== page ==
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Ophthalmology Research: An International Journal, ISSN: 2321-7227,Vol.: 5, Issue.: 2

Review Article

Visual Impairment Following Stroke - The Impact on Quality of Life: A Systematic Review


Lauren R. Hepworth1 and Fiona J. Rowe1*

1Department of Health Services Research, University of Liverpool, Liverpool L69 3GB, United Kingdom.

Article Information
(1) Ahmad M. Mansour, Department of Ophthalmology, American University of Beirut, Lebanon.
(1) Sagili Chandrasekhara Reddy, National Defence University of Malaysia, Malaysia.
(2) Elliot M. Kirstein, Western College of Optometry, USA.
(3) Anonymous, University of Eastern Finland, Finland.
(4) Asaad Ahmed Ghanem, Mansoura University, Egypt.
Complete Peer review History: http://sciencedomain.org/review-history/12864


Background: The visual impairments caused by stroke have the potential to affect the ability of an individual to perform activities of daily living. An individual with visual impairment may also have reduced level of independence. The purpose of this review was to investigate the impact on quality of life from stroke related visual impairment, using subjective patient reported outcome measures.

Methods: A systematic search of the literature was performed. The inclusion criteria required studies to have adult participants (aged 18 years or over) with a diagnosis of a visual impairment directly resulting from a stroke. Studies which included visual impairment as a result of other intra-cranial aetiology, were included if over half of the participants were stroke survivors. Multiple scholarly online databases and registers of published, unpublished and ongoing trials were searched, in addition articles were hand searched. MESH terms and alternatives in relation to stroke and visual conditions were used. Study selection was performed by two authors independently. Data was extracted by one author and verified by a second. The quality of the evidence was assessed using a quality appraisal tool and reporting guidelines.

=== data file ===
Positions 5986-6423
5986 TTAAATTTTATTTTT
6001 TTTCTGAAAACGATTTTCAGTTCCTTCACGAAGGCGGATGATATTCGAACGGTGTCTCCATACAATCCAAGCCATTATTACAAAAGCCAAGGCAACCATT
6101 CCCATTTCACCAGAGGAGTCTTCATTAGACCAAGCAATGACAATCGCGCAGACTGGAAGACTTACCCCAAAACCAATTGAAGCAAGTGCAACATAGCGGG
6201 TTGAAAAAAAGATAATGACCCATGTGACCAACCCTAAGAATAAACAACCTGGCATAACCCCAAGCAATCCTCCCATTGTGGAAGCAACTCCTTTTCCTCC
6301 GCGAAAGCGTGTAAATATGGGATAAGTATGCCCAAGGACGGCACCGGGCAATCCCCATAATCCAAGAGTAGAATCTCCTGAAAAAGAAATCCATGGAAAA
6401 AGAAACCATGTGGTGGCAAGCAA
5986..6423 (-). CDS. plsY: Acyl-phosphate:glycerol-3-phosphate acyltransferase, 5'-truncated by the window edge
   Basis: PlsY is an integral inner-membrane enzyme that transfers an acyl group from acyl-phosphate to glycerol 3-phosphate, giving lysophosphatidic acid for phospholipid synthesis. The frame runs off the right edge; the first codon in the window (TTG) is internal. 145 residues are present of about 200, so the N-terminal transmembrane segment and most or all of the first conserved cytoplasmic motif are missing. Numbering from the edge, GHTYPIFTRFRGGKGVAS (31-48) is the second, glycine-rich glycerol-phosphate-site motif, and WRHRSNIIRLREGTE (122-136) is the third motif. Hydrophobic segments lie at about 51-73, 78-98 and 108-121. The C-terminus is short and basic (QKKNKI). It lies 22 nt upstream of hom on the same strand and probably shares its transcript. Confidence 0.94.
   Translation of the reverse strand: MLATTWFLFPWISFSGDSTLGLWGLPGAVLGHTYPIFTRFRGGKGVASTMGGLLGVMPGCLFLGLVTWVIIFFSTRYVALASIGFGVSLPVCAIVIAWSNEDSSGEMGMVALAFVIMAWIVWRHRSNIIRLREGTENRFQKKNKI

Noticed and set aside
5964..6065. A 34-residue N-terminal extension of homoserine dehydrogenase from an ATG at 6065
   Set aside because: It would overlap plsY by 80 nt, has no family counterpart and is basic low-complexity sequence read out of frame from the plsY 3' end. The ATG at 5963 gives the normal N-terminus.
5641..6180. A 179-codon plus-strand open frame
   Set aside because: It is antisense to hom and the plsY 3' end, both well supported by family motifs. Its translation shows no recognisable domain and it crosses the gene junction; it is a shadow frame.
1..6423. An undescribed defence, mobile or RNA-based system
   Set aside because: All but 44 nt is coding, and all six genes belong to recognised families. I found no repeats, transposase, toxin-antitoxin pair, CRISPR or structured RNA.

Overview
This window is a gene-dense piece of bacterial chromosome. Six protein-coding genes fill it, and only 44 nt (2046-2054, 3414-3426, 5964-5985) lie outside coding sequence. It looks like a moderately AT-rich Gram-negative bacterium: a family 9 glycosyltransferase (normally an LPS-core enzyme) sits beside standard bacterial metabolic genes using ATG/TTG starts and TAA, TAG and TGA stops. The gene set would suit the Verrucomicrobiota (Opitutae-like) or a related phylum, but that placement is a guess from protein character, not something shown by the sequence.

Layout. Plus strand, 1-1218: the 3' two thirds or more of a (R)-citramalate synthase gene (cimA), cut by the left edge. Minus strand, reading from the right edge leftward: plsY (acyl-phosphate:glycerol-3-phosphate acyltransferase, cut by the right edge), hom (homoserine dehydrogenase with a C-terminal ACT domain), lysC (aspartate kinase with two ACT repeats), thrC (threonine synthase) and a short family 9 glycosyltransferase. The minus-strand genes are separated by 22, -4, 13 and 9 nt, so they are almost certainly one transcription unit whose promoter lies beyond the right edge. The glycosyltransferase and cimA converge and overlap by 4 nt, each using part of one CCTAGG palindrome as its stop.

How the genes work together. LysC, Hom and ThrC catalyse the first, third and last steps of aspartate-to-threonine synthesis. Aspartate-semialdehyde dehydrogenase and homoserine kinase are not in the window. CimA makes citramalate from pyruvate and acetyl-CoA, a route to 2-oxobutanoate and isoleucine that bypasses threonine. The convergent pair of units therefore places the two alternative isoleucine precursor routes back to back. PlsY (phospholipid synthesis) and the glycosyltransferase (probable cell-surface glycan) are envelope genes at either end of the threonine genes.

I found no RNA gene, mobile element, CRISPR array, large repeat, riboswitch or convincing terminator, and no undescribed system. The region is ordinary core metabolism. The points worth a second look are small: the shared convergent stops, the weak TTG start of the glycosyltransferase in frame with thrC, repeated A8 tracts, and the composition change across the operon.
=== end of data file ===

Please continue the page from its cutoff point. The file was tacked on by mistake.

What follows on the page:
Results: This review included 11 studies which involved 5646 participants, the studies used a mixture of generic and vision-specific instruments. The seven instruments used by the included studies were the EQ-5D, LIFE-H, SF-36, NEI VFQ-25, VA LV VFQ-48, SRA-VFP and DLTV.

Conclusion: A reduction in quality of life was reported by all studies in stroke survivors with visual impairment. Some studies used generic instruments, therefore making it difficult to extract the specific impact of the visual impairment as opposed to the other deficits caused by stroke. The majority of studies (8/11) primarily had participants with visual field loss. This skew towards visual field loss and no studies investigating the impact ocular motility prevented a comparison of the effects on quality of life due to different visual impairments caused by stroke. In order to fully understand the impact of visual impairment following stroke on quality of life, further studies need to use an appropriate vision-specific outcome measure and include all types of visual impairment which can result from a stroke.

Keywords :

Stroke; visual impairment; quality of life; impact; review.

Full Article - PDF    Page 1-15

DOI : 10.9734/OR/2016/23272

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